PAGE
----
Until Tuesday: A Wounded Warrior and the Golden Retriever Who Saved Him by Luis Carlos MontalvánTo see a Q&A with Bret Witter, my review, and to learn more about Luis Carlos Montalván, please visit www.readrantrockandroll.com
If you plan on reading this book, you may want to skip my review as it does reveal some of the story...
I recently read Tuesday Tucks Me In : See review which was the first time I’d heard about the author Luis Carlos Montalván and his service dog, Tuesday. After seeing that he co-wrote more books on Tuesday, I couldn’t wait to read more. Until Tuesday was just the book I was looking for to to gain insight into the relationship he built with Tuesday, while learning more about Luis and his experiences in the military and after.
The book begins with Tuesday and describes his training and first few years of his life before he met Luis. He started his training at just 3 days old and spent time in a prisoner puppy training program as well as ECAD. Tuesday made bonds with a few different people that he had to let go. This made him sensitive and hed developed issues with getting close to people.
Luis, a captain in the U.S. Army, had multiple tours in Iraq and received awards including two Bronze Stars, the Purple Heart, the Army Commendation Medal for Valor, and the Combat Action Badge. During the time he was stationed at a border crossing at Al-Waleed, he was injured after an attack by two men that left him with multiple injuries including a traumatic brain injury. After 17 years of service he finally came back to the U.S., and he had a hard time adapting to civilian life. He was suffering from PTSD, anxiety, flashbacks, you name it.
“This is especially true for PTSD. Most soldiers spend years denying they have it, or being told by loved ones it’s all in their heads. It is in their heads, but it’s a real wound nonetheless. Even if they accept the diagnosis, most veterans assume PTSD is temporary. I’m going to beat this, they say. In a year, I’ll be fine. Everyone knows you don’t grown back a leg that’s been blown off by an IED, but everyone assumes you can heal a brain that’s been scarred. You can’t. You can restore trust. You can reconnect with the world. You can live a full life. But the experience is with you forever.”
He also had a balance disorder that caused him to have horrible migraines as well as vertigo which resulted in easy falling. The trauma and violence of war were still upon him and the future was looking grim for Luis until he met a service dog by the name of Tuesday. Little did Luis know, Tuesday would help him live again.
I couldn’t wait for the weekend so I could read this book uninterrupted. I DEVOURED it and it nearly tore my heart out. I was shocked at all Luis had been through and yet, he was still so courageous. He was relentless in giving to his country and wanted to stay in Iraq where he felt he was needed. Once back in the U.S., even with the disabilities and troubles he experienced, he went on to obtain a masters degree. Not only that, he was involved in public speaking including appearances all over the place while dealing with grief, anger, anxiety, sorrow and a host of other emotions. I was amazed with his bravery and fell in love with the relationship between Luis and Tuesday. The work that Tuesday put in for Luis is remarkable. He never left his side. It was as if they were healing each other.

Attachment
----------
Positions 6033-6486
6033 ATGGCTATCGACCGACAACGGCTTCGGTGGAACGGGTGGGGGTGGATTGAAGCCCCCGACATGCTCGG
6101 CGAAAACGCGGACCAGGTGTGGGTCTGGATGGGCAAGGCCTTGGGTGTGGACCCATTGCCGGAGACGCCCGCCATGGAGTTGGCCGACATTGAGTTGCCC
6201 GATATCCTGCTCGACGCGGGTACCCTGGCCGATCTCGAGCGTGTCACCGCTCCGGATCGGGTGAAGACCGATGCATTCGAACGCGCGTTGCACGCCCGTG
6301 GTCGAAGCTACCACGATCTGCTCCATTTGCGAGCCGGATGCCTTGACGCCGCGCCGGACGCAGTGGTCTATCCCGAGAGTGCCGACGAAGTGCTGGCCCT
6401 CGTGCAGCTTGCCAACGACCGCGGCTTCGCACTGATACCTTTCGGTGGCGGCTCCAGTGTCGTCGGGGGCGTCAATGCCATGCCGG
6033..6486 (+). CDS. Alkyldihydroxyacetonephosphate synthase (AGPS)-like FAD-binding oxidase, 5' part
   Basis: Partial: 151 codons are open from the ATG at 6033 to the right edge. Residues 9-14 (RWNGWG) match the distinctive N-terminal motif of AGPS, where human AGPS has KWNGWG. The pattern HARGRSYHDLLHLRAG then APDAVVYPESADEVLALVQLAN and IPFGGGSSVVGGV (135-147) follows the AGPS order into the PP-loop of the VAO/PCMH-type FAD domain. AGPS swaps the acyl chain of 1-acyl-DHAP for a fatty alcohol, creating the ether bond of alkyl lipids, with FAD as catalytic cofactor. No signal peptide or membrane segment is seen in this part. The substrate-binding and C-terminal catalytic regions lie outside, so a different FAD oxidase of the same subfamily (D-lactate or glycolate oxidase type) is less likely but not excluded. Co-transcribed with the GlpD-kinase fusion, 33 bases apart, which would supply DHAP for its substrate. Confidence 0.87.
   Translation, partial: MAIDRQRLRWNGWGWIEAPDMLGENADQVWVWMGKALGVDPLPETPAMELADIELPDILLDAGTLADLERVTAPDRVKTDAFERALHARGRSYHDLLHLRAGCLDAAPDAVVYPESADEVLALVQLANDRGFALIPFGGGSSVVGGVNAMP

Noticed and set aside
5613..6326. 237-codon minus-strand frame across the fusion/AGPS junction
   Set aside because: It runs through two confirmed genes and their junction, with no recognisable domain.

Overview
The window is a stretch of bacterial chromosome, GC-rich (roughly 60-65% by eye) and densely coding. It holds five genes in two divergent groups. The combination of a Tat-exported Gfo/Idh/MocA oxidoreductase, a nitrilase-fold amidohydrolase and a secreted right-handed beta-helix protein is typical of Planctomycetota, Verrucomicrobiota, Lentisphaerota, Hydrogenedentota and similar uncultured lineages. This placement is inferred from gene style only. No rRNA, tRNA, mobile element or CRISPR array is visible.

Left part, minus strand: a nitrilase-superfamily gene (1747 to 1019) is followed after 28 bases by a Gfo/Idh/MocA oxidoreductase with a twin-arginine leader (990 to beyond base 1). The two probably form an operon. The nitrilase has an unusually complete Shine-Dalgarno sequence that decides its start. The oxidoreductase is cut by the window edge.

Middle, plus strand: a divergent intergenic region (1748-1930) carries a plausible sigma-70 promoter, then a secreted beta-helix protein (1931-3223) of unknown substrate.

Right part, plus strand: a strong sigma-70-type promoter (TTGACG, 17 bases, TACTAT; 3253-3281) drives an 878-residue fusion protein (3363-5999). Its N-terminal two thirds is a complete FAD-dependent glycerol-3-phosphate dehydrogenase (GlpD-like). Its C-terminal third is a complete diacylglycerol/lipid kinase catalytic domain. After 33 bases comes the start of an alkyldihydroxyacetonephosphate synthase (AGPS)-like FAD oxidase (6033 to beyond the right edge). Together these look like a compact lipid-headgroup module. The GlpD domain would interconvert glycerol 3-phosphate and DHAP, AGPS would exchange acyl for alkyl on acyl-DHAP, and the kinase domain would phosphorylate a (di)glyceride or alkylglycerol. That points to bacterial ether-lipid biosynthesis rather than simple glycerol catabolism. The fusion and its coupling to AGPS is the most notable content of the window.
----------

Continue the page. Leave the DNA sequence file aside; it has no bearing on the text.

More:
Overall, this is one of the best books I’ve read in 2017. It’s written well and kept me engaged from beginning to end. I thoroughly enjoyed looking at all the pictures in the back. It was nice to see Mary, Rick, Lu Picard (founder and director of ECAD where Tuesday was trained), and some of the pictures of Luis while in Iraq. Luis was someone willing to give everything he had for his country and sacrificed everything. I’m glad that I read it and I’m reading Tuesday’s Promise next.
I’m not sure why, but at around 72% of the book I decided to check out his author page again because it seemed like a fairly active page when I’d first looked at it. I wanted to see what he was doing now being that another book was just released in 2017. I happened to notice up at the top by his name that he had passed away in December 2016 at the age of 43. I was shocked and saddened and had to find out why. It turns out that he left Tuesday with some friends and committed suicide. He was found in his hotel room with drugs in his system. I just couldn’t get over the tragedy. I instantly thought of Tuesday. He had to let go of others before, but all I could think about was how bad this must’ve been for him and wonder how he’s doing now. I did read that Tuesday’s being cared for by loved ones.
Luis had Tuesday from 2008 to 2016, the majority of Tuesday’s life. I pray that after all Luis endured, he is at peace and that Tuesday is able to find some happiness even with the loss of his best friend, Luis. I also hope that more people will read about Luis and Tuesday. Our veterans are important-they need our support and these service dogs are integral in order for them to carry on with life.
Book about dog named tuesday
A highly decorated captain in the U. After returning home from combat. New York Times Bestseller and true love story, Howdy Friends! Saturday and I think that's a great idea. Candy, and Saturday's love all together.
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A highly decorated captain in the U. After returning home from combat. New York Times Bestseller and true love story, Montalvan's service dog, named Tuesday, He is famously known for his New York Times best-selling book "Until As a dog lover I completely enjoyed this book.